In a dim white room, its walls ringed by minimalist desks and large-scale displays showing complicated world maps and technical readouts, young people sit working silently, tapping away at wireless keyboards, their faces bathed in the reflection from sets of identical double monitors.
It might look like the computing hub of a technology startup or even the operation center for a covert recognizance operation, but it’s not. It’s a classroom where the next generation of passionate, Alliance Academy for Innovation students have spent the last year learning the foundations of computer and cyber literacy.
Cybersecurity wasn’t originally considered for a pathway at Alliance, according to principal Brandi Cannizzaro. But students, parents and community expressed growing interest in the subject, Cannizzaro said, and it was added as an option.
Now, less than a year into the school’s opening, Cannizzaro said they decided to take that option a step further, making cybersecurity and digital intelligence its own academy within the school, which will cater to different students interested in cybersecurity, coding, game design and computer science.
Cannizzaro said that they were able to build the students a state-of-the-art cybersecurity room with the help of the Forsyth County Schools’ technology department, giving the students everything they’d need to build, create and learn from industry professionals, like their peers in other school academies.
“[The technology department] will be training a lot of their techs that take care of our school system’s network and computers in this same room,” Cannizzaro said. “Our students will have the chance to sit for an end-of-pathway assessment after their third year with us, and some of those same certifications that the people in our technology department, they’ll be taking as well."
"So they really have a leg up," she added.
In addition to the partnership with the system’s technology department, Alliance has been working with companies like Amazon, Code.org, IBM, Automation Direct, other local technology organizations for different opportunities and partnerships.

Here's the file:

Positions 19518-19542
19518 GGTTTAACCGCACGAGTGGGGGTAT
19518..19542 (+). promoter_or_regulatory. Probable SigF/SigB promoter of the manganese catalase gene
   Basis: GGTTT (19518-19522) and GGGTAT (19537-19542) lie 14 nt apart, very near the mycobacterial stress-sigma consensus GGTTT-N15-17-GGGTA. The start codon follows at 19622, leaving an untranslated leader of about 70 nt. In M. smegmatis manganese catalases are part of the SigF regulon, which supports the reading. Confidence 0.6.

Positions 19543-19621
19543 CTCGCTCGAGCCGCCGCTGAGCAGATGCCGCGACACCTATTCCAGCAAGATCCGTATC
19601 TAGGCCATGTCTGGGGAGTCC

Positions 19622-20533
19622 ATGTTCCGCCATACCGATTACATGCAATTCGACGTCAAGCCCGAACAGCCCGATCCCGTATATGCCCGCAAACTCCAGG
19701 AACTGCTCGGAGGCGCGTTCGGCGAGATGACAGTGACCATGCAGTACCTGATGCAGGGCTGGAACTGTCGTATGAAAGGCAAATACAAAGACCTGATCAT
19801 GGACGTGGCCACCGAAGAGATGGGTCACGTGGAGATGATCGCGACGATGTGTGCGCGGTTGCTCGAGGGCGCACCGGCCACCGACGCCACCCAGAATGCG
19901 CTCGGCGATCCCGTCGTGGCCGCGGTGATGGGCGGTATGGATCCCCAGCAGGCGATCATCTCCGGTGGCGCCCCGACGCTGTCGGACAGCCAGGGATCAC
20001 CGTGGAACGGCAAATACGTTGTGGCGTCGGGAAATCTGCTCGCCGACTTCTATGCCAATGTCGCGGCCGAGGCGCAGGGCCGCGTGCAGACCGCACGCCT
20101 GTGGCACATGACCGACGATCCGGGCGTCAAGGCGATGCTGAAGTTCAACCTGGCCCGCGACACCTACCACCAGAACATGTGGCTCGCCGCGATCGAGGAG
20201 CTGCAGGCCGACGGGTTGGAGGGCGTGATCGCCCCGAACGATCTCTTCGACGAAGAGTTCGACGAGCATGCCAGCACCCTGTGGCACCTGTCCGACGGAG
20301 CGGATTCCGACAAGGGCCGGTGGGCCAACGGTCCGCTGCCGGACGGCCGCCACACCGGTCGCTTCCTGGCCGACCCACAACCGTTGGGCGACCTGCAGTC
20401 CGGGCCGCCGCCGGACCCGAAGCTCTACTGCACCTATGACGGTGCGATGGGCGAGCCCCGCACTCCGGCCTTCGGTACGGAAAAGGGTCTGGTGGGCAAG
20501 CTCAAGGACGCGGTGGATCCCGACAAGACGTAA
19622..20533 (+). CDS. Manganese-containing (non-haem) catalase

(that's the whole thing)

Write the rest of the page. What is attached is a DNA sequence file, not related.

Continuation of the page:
"We'll have a lot of different tech companies coming to see the school, and I think that will build some additional partnerships,” she said.
But the technology and partnerships aren’t the only thing the new academy has to brag about. On Monday, cybersecurity teacher Jennifer Crowder said that so far her students have taken to the subject like a duck to water.
"It’s been really exciting, a lot of students came in knowing how to use a computer but not really having an idea about what cybersecurity was, but the interest has been overwhelming,” Crowder said. "So they are natural inquisitive minds in the way that they are out there looking for things on the internet. When they start to apply those things to solving cyber and security issues, it's just like another game and they go crazy with it."
Alliance Academy sophomore Anthony Mattera said that until he started taking classes with Crowder, he had been interested in computers but never really knew much about how they worked.
Mattera said that the classes allowed him to realize his passion and pursue it, even outside the classroom.
"I absolutely love this class,” Mattera said. “I basically spend all day learning here, and then I try to do new stuff at home and try to bring it back here so I can be better. I've always wanted to do this."
In the new academy, Crowder said that students like Mattera advance through varying levels of courses, from real-world problem solving and higher-thinking skills, working with hardware, software and different operating systems to higher-level computing skills, digging deeper into operating systems, how to secure those systems and how to build or simulate virtual networks.
Crowder said she is impressed by how inventive her students are and how quickly they grasp the tasks that she gives them.
"I don't think that I thought that they would grasp it to this level,” Crowder said. “Even at the very beginning, we have an introduction to digital technology class, and those students are mostly freshmen, and it's very broad ... But when they start doing any of the cyber challenges, they are just all in. It's been quite amazing."
Even though she’s only working with freshmen and sophomores, she said that they have probably already surpassed what students learn in college computer classes.
"We're building prior knowledge, like students who start out in kindergarten learning how to read and write – well, this is what they are building here, and a lot of professionals don’t even get exposed to that until they start college," she said. "I'm really excited to see what types of professionals develop from this early exposure."
To test these newly-learned skills, students in the cybersecurity and digital intelligence academy have also begun competing in a variety of different “cyber competitions” and according to Crowder, they have done surprisingly well.
"It's a competitive league nationwide and our students did fantastic,” Crowder said. “We had a team that placed platinum, which is in the top 30 percent in the nation, their first year doing any kind of cybersecurity. So they've excelled. Then we also had three teams that went to the semi-finals for the state."
Mattera, who was one of the students on the team that placed platinum, said that they owe the victory to the passion that has been inspired in them and the hard work they have put in."Most people don’t even get to platinum league when they're in their senior year, so the fact that we were able to, we had to put in a lot of effort to do it," he said. "I love doing all of this stuff and so did the rest of my team. That's the reason we got as far as we did; we never stopped enjoying it.”